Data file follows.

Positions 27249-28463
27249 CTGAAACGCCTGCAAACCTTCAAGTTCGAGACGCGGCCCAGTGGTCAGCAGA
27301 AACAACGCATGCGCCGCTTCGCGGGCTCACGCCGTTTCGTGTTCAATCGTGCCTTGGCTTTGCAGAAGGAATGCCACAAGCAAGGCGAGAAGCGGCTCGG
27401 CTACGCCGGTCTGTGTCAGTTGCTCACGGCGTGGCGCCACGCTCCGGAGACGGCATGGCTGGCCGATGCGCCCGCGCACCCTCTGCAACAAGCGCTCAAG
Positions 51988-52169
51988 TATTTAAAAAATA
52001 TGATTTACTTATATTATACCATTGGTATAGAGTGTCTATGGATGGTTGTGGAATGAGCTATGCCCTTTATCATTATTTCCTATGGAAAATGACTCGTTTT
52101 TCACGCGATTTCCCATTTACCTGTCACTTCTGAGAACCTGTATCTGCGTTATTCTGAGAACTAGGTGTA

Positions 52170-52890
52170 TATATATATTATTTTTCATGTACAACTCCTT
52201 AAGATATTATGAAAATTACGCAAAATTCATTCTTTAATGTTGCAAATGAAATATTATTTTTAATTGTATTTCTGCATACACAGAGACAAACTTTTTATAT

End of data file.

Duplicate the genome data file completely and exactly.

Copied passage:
Positions 27249-28463
27249 CTGAAACGCCTGCAAACCTTCAAGTTCGAGACGCGGCCCAGTGGTCAGCAGA
27301 AACAACGCATGCGCCGCTTCGCGGGCTCACGCCGTTTCGTGTTCAATCGTGCCTTGGCTTTGCAGAAGGAATGCCACAAGCAAGGCGAGAAGCGGCTCGG
27401 CTACGCCGGTCTGTGTCAGTTGCTCACGGCGTGGCGCCACGCTCCGGAGACGGCATGGCTGGCCGATGCGCCCGCGCACCCTCTGCAACAAGCGCTCAAG
Positions 51988-52169
51988 TATTTAAAAAATA
52001 TGATTTACTTATATTATACCATTGGTATAGAGTGTCTATGGATGGTTGTGGAATGAGCTATGCCCTTTATCATTATTTCCTATGGAAAATGACTCGTTTT
52101 TCACGCGATTTCCCATTTACCTGTCACTTCTGAGAACCTGTATCTGCGTTATTCTGAGAACTAGGTGTA

Positions 52170-52890
52170 TATATATATTATTTTTCATGTACAACTCCTT
52201 AAGATATTATGAAAATTACGCAAAATTCATTCTTTAATGTTGCAAATGAAATATTATTTTTAATTGTATTTCTGCATACACAGAGACAAACTTTTTATAT